Apart from Koraga and Konkani, the festival features sessions on the many languages of Karnataka focusing on Beary, Halakki, Arebashe, Havyaka, Urdu, Kundapura Kannada, Navayati, and Sanketi.

konkani, goa, talk
news Languages Saturday, December 18, 2021 - 19:06

Speaking, writing and reading are integral to everyday life. But what happens when people stop using certain words of a language or when a language is spoken less and less or it mixes with other languages? These were some of the questions that panelists at the Bengaluru Literature Festival attempted to answer in a series of talks held on Saturday

Speaking about the Koraga language, spoken by around 16,000 people in Karnataka's Udupi and Dakshina Kannada districts and Kerala's Kasargod district, adivasi rights activist Shridhar Nada said that people in his community no longer use or know many words, like for example the word for "plate". "We use the word 'thatte' or 'battlu', which are words borrowed from Kannada. This is how our language is diminishing and why it needs reviving," explains Shridhar.

According to Purushottama Bilimale, former head of the Kannada chair at Jawaharlal Nehru University in New Delhi, the number of people in the Koraga community reduced from 55,000 in 1871 to 35,000 in 1961 to 18,000 in 2004 to just 16,000 now.

"Even though the language is spoken in coastal Karnataka and Kerala, their linguistic features are considered to be north Dravidian by researcher Shankar Bhat," says Purushottama Bilimale.

Shridhar Nada says that the Koraga is a unique language but it does not have a script of its own. "A word like Kooji (girl) is ponnu magal in Tulu, 'joo' (to keep) is 'deepini' in Tulu, 'choo' (to see) is 'toopini' in Tulu. The words are distinct in these two languages and Koraga is a unique language," says Shridhar.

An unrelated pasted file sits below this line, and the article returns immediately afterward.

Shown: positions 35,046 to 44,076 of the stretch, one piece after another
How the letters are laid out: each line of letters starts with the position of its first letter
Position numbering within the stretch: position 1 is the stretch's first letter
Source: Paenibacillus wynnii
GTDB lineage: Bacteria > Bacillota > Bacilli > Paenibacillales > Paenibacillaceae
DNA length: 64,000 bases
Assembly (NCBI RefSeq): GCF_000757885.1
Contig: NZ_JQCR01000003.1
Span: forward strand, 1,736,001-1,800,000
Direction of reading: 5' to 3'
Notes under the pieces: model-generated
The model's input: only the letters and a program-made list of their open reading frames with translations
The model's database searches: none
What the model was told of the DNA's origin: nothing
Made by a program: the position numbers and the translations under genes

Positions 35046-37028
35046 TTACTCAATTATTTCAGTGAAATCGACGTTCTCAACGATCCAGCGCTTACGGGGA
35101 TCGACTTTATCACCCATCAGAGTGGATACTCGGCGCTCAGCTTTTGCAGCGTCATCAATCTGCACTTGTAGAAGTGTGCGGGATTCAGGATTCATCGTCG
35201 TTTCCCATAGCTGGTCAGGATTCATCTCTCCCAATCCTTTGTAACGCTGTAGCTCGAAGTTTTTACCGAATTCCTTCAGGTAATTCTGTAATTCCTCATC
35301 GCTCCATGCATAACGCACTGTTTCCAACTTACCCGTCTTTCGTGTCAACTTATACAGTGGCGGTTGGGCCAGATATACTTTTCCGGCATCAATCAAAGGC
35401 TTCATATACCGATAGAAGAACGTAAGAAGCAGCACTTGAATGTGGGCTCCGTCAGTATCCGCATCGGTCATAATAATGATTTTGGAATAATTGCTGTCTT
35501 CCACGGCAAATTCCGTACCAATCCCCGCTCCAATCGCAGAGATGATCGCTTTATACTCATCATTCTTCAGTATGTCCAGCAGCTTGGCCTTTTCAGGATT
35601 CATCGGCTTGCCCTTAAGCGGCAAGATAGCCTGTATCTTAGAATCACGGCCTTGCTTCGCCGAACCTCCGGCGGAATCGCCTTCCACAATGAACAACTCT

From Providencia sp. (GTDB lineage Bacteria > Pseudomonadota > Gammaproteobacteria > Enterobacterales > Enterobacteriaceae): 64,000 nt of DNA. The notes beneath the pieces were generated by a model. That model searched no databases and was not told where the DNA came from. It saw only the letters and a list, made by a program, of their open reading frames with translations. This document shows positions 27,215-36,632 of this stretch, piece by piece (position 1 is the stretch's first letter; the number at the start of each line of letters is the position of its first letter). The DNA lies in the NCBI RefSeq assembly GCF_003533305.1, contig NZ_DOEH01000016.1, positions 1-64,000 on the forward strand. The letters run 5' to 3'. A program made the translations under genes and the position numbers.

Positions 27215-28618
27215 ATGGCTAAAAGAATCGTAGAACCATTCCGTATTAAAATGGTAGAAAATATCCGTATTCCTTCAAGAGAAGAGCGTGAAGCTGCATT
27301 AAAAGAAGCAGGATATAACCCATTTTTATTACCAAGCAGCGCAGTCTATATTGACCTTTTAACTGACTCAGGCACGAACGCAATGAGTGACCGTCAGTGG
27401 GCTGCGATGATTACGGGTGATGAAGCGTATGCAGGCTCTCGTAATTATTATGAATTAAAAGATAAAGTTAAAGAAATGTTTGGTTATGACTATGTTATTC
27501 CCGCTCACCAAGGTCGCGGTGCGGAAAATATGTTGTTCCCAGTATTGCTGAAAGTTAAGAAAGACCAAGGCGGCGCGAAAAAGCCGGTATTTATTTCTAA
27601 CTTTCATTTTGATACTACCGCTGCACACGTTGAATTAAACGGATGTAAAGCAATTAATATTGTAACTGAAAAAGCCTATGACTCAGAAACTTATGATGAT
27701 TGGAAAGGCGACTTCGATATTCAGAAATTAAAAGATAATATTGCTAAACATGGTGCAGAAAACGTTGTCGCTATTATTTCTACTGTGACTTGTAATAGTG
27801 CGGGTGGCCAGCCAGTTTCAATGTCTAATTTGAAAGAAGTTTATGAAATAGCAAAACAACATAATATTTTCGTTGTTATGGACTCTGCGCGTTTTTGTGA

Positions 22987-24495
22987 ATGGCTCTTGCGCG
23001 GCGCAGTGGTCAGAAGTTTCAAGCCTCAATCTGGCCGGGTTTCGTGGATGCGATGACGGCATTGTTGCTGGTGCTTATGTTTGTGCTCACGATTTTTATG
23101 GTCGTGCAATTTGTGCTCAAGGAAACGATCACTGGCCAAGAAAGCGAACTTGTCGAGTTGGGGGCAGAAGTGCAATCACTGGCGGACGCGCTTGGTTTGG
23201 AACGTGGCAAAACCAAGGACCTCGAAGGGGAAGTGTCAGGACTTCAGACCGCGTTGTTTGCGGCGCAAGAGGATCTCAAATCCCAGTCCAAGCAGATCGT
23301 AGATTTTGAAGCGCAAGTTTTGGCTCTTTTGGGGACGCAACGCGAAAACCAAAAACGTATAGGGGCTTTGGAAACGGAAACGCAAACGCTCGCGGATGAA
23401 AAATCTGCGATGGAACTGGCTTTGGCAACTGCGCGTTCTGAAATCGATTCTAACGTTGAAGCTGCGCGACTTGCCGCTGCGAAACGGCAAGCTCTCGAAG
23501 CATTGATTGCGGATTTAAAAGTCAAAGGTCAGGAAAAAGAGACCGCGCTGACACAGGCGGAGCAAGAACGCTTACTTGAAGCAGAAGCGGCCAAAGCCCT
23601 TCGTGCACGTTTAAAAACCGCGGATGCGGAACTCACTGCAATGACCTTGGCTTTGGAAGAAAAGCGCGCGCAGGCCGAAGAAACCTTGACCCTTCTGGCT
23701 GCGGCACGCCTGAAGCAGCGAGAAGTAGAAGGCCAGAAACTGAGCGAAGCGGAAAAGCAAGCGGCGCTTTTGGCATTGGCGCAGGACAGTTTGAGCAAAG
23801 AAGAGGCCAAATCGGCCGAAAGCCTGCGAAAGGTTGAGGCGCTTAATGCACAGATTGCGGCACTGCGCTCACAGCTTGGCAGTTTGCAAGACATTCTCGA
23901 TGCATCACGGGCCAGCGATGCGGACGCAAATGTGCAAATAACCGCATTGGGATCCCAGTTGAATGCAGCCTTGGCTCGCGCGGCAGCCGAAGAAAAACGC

In another discussion about Konkani language with author Vivek Shanbhag, Konkani poet and essayist Melvyn Rodrigues says that Konkani speakers are multilingual and can speak upto eight languages in some cases. The language is spoken in Goa, coastal Karnataka, Malabar Kerala, Maharashtra and Daman. "I know many Konkani speakers who know between five and eight languages. This, I think, makes it easier for a person of this community to mix and live in society. Konkani speakers have been peacefully living in Karnataka," says Melvyn Rodrigues.

Damodar Mauzo, who recently won the 2021 Jnanpith Award for his works in Konkani, was also one of the speakers. "Even though Konkani speakers reside in different states in India, culturally they belong to one state," he says, discussing the Konkani language. On a question about cryolisation (mixing) of languages, he said it is a natural process but added that he makes it a point to use only Konkani words in his literature work.
 
Apart from Koraga and Konkani, the festival features sessions on the many languages of Karnataka focusing on Tulu, Beary, Halakki, Arebashe, Havyaka, Urdu, Kundapura Kannada, Navayati, and Sanketi. 

This is the 10th edition of the Bengaluru Literature Festival and there are more than 160 authors and speakers lined up over a period of two days on 18 and 19 December. Among them are Rukmini S, Vivek Shanbagh, Preeti Shenoy, Aakar Patel and Josy Joseph. Others like tennis star Sania Mirza, Bollywood director Rakeysh Omprakash Mehra were also part of the festival.
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